Deployment to South Korea: Advance team
Posted by LT Stephanie Young, Tuesday, May 14, 2013
This is the first in a three-part series highlighting the Coast Guard’s participation in one of the largest, international military exercises on the Korean peninsula, Combined Joint Logistics Over the Shore Exercise. This annual exercise was comprised of more than 1,200 U.S. military personnel from 43 commands working in conjunction with the Republic of Korea’s military forces.
Written by Petty Officer 2nd Class Etta Smith.
It was a journey that would take more than five weeks, six 32-foot security boats, two pick-up trucks, six boat trailers and 15 five-ton storage containers. This journey included traveling more than 5,000 miles across the Pacific Ocean from Everett, Wash., to Pohang, South Korea.
Coast Guard port security units 311, 312 and 313 mobilized 80 tons of gear and more than 100 personnel to participate in one of the largest, international military exercises on the Korean peninsula, Combined Joint Logistics Over the Shore Exercise.
This annual exercise was comprised of more than 1,200 U.S. military personnel from 43 commands working in conjunction with the Republic of Korea’s military forces.
For Coast Guard Lt. j.g Logan Huffman, PSU 313’s assistant logistics officer, this deployment would prove not only to be a unique experience, but a challenging one as well.
“Combined Joint Logistics Over the Shore Exercise gave me a valuable education about the Army, Navy and Marines, in terms of what they could provide and how they conduct business,” Huffman said. “That’s what’s invaluable about working within a combined command – if you can’t get something done, you can go to your counterparts for help and support.”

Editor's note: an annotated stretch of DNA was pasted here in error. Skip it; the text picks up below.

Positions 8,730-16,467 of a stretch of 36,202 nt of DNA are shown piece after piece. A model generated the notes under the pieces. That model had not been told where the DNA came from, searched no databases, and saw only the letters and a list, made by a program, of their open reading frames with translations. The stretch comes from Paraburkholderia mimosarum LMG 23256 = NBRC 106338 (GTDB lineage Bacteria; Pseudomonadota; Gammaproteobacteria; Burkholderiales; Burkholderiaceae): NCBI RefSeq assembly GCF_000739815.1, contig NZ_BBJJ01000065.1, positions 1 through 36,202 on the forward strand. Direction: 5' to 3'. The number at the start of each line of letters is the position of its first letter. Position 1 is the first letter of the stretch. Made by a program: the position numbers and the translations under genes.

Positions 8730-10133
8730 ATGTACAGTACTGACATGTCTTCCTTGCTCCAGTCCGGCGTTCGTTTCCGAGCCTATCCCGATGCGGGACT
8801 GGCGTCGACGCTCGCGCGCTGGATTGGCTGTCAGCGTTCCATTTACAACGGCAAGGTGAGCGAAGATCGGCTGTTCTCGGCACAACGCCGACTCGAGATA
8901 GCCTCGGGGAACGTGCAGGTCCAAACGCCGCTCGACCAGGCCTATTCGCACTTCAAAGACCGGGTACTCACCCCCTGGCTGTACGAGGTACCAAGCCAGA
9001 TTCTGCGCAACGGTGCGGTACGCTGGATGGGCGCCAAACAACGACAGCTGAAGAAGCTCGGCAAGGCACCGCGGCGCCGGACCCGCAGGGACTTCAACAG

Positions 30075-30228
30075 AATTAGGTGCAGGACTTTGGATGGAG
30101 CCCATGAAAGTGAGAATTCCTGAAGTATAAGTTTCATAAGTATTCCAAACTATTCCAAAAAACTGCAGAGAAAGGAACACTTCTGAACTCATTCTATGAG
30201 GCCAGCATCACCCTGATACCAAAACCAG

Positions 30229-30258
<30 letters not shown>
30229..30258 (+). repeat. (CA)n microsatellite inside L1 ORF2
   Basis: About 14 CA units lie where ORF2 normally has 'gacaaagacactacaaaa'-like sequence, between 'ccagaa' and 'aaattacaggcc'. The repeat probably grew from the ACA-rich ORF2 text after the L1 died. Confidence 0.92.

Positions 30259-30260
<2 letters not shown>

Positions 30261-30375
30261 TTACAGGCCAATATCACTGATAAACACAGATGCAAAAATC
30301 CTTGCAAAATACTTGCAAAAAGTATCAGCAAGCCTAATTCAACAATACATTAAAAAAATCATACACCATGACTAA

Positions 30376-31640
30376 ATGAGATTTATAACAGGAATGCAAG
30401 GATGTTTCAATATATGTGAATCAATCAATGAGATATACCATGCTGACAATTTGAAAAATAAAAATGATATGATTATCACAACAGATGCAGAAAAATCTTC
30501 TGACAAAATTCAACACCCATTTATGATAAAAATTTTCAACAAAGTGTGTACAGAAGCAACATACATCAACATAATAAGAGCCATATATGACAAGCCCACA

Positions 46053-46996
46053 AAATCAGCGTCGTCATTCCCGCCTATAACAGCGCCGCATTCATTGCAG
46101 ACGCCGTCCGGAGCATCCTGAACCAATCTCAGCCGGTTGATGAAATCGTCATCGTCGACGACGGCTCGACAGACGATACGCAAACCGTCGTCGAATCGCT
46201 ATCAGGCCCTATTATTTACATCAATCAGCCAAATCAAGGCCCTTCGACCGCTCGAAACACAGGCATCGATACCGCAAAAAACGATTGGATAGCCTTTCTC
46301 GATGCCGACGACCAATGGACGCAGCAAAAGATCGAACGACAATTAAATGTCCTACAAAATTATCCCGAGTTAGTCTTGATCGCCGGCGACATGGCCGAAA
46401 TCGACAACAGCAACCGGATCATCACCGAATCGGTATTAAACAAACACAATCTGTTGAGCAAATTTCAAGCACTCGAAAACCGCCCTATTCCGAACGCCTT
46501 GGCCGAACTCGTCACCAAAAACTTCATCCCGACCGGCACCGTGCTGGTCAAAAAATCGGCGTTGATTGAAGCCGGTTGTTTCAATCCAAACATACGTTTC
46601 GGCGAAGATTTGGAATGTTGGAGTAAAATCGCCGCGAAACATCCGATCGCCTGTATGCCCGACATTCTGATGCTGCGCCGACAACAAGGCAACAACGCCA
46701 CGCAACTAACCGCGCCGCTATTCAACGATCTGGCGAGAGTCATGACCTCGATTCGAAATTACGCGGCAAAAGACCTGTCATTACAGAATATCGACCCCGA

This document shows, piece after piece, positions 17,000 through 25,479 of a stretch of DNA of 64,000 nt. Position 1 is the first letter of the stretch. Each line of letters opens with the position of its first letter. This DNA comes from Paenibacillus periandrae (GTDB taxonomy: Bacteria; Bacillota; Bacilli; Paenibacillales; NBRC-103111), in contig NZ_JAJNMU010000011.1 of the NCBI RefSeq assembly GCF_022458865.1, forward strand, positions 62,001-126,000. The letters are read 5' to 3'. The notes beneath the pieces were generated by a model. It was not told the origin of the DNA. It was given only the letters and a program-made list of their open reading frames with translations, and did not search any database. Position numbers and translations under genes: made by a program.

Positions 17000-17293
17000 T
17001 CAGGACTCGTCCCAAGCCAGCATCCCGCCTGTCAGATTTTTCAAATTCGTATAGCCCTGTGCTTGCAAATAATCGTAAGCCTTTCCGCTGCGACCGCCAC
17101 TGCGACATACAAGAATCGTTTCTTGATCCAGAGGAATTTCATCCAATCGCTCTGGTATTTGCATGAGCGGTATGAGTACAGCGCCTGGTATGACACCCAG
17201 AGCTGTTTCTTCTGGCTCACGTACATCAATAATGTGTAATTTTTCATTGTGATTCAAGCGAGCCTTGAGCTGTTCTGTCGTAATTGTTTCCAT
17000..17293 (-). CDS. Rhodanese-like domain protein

Working side-by-side with Republic of Korea military, Coast Guard crews provided 24-hour force protection security on the water and on shore testing the PSUs ability to deploy within 96 hours of being recalled for duty, to be operational within 24 hours of deployment and to be self-sufficient for 30 days in support of operational commanders worldwide.
According to Huffman, transporting cargo by ship works on a ‘first come, first served basis,’ so he arranged for PSU 313’s equipment to be delivered nearly four days prior to the ship date, in anticipation of possible delays.
“I was previously trained in airlift planning, which PSU’s typically use, but in this fiscal environment sealift was preferred,” said Huffman. “Timing and planning was key and I had to ensure all of our gear was delivered to the pier for shipment, far in advance of our actual deployment date.”
Huffman and an advance crew of 16 personnel from PSU 313 arrived early to South Korea to receive the shipments and secure the crew’s equipment, hoping that when PSU 313 arrived, they could transition into camp and operations seamlessly.
During those first few days, Huffman and his advance team worked through numerous unforeseen obstacles like learning the type of fuel that had been designated for Coast Guard use was incompatible with PSU 313’s boats, so he and his advance team worked with interpreters to secure appropriate fuel through a local vendor.
“As problems arose we constantly had to troubleshoot,” said Huffman. “We had to be innovative and adaptive, and we had to build relationships with other military branches. This was the true value of the exercise.”
As vital as the relationship with fellow military agencies was to the success of PSU 313, Huffman was most grateful for the 16-person advance team that helped him work through the unpredictable challenges that arose in those first few days.
“I was really lucky to have such a great team helping me through the daily challenges we encountered upon arrival,” said Huffman. “Everyone knew what they were doing. When I was approached with a problem I would share it with them, and they would come up with solutions within an hour. I couldn’t have done it without them.”
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